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From Bench to Bedside: Engineers, Doctors Commercialize Medical Devices in Northwestern Fellowship

Applications are now being accepted for the Center for Device Development (CD2) Innovation Fellowship 2014-15

As a master’s student in McCormick’s biomedical engineering program, Joan Apolinario (MS ’13) learned to apply engineering and design concepts to solve medical problems, improve healthcare, and better understand biological systems. 

Her degree provided her a solid foundation toward achieving her goal of developing new medical technologies. But in such a complex and competitive field, Apolinario knew she would need guidance to get started.

She found support through an innovative fellowship offered by Northwestern’s Center for Device Development (CD2) that enables engineers and doctors to “test drive” their own medical device ideas: the CD2 Innovation Fellowship.

“I thought it was a unique opportunity to learn about the medical device industry, the process of innovation, and entrepreneurship,” Apolinario said. “The direct, hands-on experience that the fellowship offers would be amazing for any engineer, whether they are a fresh grad like me or not.  And I knew that by participating in this fellowship I would meet and work with many people who share the same passion for improving healthcare.”

Now accepting applications for 2014-15, the CD2 Innovation Fellowship educates aspiring entrepreneurs about medical device commercialization while accelerating the process by which groundbreaking university-based medical innovations reach patients. The program is full time and lasts for one year.

“Though many members of the University community have ideas that benefit patients, they often lack the resources and knowledge to translate their ideas into clinical products,” said Maryam Saleh, CD2’s invention manager and managing director. “The Innovation Fellowship teaches this commercialization process, enabling more patients to benefit from Northwestern’s medical innovations and accelerating a given technology’s path to commercialization.”

The program takes fellows through the process of “needs finding” and observation — during which fellows select a problem and evaluate how solutions would impact patients, industry, and the healthcare system — to designing and prototyping, seeking feedback from clinicians, developing a commercialization plan, applying for patents, and pitching to investors.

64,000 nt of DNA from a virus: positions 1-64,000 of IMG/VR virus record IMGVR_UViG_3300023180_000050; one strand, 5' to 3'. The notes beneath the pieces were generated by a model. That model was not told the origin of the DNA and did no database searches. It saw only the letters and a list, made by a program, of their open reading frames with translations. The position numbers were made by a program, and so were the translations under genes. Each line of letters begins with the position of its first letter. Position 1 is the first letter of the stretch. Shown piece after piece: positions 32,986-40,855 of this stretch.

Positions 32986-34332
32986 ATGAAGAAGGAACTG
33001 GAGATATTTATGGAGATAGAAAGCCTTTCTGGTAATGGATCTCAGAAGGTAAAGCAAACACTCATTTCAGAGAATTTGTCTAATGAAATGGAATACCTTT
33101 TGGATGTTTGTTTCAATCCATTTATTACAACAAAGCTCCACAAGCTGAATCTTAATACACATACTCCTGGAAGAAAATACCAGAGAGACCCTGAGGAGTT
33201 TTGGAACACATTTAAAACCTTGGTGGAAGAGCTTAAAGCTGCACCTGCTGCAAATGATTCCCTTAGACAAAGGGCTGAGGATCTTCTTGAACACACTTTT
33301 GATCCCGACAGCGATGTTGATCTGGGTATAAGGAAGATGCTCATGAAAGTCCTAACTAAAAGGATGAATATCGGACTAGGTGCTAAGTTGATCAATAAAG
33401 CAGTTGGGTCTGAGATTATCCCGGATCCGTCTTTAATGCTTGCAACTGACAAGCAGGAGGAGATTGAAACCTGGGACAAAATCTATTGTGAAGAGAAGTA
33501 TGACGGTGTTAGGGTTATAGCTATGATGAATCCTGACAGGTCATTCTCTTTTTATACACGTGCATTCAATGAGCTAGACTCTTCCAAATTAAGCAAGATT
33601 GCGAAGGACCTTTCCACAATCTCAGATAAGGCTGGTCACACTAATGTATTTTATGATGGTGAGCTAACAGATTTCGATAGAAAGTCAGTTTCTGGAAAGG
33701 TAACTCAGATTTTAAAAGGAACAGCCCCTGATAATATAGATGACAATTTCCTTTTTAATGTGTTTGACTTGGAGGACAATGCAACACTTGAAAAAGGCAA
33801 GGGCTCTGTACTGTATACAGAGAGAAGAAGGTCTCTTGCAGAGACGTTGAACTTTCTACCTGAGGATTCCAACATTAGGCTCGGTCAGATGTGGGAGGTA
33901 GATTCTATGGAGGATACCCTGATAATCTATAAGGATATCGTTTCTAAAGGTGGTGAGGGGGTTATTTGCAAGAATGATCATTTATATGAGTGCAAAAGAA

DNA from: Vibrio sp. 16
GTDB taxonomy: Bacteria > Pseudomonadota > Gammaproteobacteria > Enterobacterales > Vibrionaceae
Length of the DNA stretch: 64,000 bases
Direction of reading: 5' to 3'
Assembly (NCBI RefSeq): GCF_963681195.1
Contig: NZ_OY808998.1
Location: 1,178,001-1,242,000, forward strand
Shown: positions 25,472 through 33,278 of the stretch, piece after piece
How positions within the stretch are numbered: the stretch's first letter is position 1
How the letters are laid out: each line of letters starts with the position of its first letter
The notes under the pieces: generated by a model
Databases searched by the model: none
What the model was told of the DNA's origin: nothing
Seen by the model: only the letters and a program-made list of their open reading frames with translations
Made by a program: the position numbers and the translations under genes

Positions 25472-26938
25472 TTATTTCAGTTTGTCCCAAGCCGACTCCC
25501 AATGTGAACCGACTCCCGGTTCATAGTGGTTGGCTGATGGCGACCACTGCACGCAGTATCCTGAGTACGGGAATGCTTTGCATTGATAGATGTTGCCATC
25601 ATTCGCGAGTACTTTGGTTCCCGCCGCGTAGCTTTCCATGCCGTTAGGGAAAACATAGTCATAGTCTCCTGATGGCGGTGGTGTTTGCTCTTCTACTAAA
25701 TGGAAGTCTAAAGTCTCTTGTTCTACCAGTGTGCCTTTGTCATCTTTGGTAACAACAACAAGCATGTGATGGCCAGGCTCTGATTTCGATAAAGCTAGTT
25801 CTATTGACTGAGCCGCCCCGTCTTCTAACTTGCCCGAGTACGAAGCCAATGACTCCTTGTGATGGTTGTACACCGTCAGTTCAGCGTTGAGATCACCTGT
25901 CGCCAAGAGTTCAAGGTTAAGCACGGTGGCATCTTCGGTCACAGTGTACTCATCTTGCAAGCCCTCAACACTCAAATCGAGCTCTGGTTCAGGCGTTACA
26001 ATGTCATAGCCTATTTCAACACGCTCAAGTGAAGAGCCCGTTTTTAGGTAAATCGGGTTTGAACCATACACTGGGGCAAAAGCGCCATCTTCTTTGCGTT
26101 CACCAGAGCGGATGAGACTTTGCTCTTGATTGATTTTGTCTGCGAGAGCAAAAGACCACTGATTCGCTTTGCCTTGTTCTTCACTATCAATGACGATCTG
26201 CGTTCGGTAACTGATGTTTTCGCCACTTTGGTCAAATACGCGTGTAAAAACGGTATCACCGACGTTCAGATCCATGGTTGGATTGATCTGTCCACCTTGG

Fellows receive a monthly salary and health insurance for the duration of the fellowship, as well as access to Northwestern experts, industry partners, and facilities, including Northwestern’s prototyping shop, machine shop and simulation center.

One month into the program, Apolinario has observed surgeries and attended several conferences to learn about and make connections in the medical device industry. “I hope that we will create something that ultimately helps patients down the line in a major way,” she said. “Regardless, I know that this program will make me a better engineer and that I will continue to be involved in product development in the future.”

Those encouraged to apply include postgraduate engineers; experienced physicians as well as those in their residency or fellowship training; bio-scientists; seasoned medical device professionals; business professionals; IP attorneys; medical practitioners; and others with a special interest in medical device innovation. Candidates should be self-driven and highly motivated with strong team building skills; possess one or more years of industry experience or research training; and hold a degree in engineering, medicine, or biosciences. Medical or doctoral degrees are preferred.

Applications for the 2014-15 fellowship are due Friday, November 15; the fellowship will begin August 1, 2014, and end June 30, 2015. For more information, visit or contact Maryam Saleh at

The CD2 was founded by Northwestern’s Innovation and New Ventures Office (INVO), McCormick School of Engineering and Applied Science, and Feinberg School of Medicine to develop innovations in the healthcare space using a design-inspired approach.